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Pentagon Chiefs Getting Chilling Silence When Trying to Contact China

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China’s top military officials have erected a wall of silence between them and their American counterparts, according to a new report.

China had promised retribution if House Speaker Nancy Pelosi visited Taiwan and thundered its anger in military exercises around the self-governing island after Pelosi left. On Friday, China said it would stop dialogue with American officials in a number of areas.

However, even before that, Chinese military leaders had severed any connection with America by refusing to take calls from U.S. officials, according to Politico, which cited as its source “three people with knowledge of the attempts.”

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Some observers worry that the lack of communication at a time when both Chinese and American warships are operating in the South China Sea could lead to unintended consequences including an escalation from threats to hostilities.

“If the [Chinese military] is operating more aggressively, and in closer proximity to U.S. forces with greater frequency, we’d need these mechanisms even more to promote a safe operating environment,” Randy Schriver, top Pentagon official for Asia policy in the Trump administration, said.

Joint Chiefs Chair Gen. Mark Milley last spoke to Chinese Chief of the Joint Staff Gen. Li Zuocheng, on July 7, according to the Pentagon. Defense Secretary Lloyd Austin met Chinese Defense Minister Gen. Wei Fenghe in June.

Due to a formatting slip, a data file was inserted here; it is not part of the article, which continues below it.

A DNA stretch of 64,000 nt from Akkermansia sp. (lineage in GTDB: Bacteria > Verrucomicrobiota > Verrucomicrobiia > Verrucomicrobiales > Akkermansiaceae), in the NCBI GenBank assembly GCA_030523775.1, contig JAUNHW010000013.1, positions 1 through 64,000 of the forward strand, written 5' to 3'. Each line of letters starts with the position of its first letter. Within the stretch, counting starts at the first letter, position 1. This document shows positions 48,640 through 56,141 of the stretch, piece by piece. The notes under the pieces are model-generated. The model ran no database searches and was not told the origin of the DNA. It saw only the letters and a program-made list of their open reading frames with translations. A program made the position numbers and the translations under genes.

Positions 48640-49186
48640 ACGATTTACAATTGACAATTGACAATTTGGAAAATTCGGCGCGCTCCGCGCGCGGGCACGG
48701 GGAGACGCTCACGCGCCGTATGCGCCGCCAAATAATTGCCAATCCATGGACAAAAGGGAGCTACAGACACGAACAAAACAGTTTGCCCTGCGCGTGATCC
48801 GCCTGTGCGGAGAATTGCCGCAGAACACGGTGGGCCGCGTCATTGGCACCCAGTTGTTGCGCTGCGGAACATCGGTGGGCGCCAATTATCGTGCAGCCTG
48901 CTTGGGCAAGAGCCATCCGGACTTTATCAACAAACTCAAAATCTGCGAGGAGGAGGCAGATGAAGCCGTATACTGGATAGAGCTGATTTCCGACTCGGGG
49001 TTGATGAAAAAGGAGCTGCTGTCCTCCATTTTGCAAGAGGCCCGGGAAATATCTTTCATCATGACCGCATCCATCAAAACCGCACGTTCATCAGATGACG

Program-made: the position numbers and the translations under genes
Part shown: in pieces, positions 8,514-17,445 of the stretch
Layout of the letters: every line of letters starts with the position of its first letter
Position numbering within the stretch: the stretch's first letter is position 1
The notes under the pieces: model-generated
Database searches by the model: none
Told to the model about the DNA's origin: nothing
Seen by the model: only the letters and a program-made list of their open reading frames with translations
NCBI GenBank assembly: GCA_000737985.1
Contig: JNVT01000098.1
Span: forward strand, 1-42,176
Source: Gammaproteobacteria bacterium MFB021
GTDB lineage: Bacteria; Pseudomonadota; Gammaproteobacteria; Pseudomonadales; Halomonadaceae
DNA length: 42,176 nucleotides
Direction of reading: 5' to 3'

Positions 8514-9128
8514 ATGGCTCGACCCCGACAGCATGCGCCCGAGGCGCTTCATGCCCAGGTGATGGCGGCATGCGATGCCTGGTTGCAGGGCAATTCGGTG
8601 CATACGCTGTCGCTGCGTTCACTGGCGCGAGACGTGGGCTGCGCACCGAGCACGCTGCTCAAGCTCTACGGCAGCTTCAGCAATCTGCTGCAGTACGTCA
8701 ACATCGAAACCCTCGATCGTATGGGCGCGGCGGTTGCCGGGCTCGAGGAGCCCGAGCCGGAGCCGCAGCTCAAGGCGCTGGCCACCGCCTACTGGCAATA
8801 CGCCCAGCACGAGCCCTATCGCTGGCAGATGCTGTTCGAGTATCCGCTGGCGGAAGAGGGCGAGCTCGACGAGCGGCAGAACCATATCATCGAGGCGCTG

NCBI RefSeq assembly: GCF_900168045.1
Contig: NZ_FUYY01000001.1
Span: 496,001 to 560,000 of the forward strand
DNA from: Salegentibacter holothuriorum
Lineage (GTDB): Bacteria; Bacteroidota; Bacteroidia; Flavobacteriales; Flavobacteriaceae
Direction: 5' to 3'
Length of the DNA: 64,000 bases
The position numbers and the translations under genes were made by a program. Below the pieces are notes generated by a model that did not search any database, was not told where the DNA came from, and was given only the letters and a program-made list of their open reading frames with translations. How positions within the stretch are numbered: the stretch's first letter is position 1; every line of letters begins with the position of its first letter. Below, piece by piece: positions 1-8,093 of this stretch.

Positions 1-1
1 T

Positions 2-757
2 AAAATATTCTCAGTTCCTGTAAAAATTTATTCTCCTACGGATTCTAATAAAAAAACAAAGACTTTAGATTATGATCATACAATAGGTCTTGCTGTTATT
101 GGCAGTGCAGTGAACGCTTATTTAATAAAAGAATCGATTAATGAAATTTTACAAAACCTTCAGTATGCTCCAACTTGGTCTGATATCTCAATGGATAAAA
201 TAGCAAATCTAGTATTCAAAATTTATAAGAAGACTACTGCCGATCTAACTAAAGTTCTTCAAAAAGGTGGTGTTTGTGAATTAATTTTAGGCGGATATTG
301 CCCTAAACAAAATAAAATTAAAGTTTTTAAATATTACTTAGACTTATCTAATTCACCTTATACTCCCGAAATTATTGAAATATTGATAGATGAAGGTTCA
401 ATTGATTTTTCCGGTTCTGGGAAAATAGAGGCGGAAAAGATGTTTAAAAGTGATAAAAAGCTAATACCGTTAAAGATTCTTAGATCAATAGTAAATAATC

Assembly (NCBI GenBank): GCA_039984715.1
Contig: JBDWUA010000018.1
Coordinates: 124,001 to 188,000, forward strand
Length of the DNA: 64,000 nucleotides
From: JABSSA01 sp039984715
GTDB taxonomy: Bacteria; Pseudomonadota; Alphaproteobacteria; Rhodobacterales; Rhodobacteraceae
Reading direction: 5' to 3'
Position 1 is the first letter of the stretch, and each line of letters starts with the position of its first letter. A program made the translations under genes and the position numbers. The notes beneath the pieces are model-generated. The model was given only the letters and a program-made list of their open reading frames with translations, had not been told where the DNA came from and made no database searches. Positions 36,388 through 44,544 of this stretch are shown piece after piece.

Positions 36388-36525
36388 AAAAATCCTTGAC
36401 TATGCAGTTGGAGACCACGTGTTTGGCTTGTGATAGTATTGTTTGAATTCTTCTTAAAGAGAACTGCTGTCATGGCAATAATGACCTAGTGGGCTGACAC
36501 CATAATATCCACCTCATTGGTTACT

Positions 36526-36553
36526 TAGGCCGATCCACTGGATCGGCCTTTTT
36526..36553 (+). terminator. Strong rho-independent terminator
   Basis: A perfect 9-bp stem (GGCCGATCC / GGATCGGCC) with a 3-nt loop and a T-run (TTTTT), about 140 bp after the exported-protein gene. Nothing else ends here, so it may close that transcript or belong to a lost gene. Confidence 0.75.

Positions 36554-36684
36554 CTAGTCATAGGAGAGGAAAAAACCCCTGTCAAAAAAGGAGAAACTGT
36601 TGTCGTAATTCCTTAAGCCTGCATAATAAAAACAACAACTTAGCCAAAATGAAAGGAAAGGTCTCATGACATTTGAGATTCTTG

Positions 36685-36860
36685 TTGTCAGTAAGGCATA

“The secretary has repeatedly emphasized the importance of fully open lines of communication with China’s defense leaders to ensure that we can avoid any miscalculations, and that remains true,” Todd Breasseale, acting Defense Department press secretary, said.

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White House spokesman John Kirby said although China’s action in stepping away from existing talks  “does not completely eliminate the opportunities for senior members of our military to talk,” it increases the risk of a flareup that becomes widespread.

“These lines of communications are actually important for helping you reduce the risk of miscalculation and misperception,” Kirby said. “You have this much military hardware operating in confined areas, it’s good, especially now, to have those lines of communication open.”

Some said China’s action is part of how it treats nations when things go wrong.

“Historically this is definitely part of the playbook,” Schriver said. “Mil-mil [communications] historically is on the chopping block when we have problems with China.”

Kirby called China’s action “irresponsible” as tensions were high.

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“We find the shutting down of military communications channels at whatever level and whatever scope and at a time of crisis to be an irresponsible act,” Kirby said.

Christopher Twomey, a security scholar at the U.S. Naval Postgraduate School in California, agreed, according to Reuters.

“This increased density of forces, in the context of an intensifying crisis, raises the prospect for inadvertent escalation that neither side wants,” Twomey said, noting he spoke for himself, not the school.

“That is precisely the time you would want to have more opportunities to talk to the other side … Losing those channels greatly reduces the ability of the two sides to de-conflict military forces as various exercises and operations continue,” he said.

This article appeared originally on The Western Journal.

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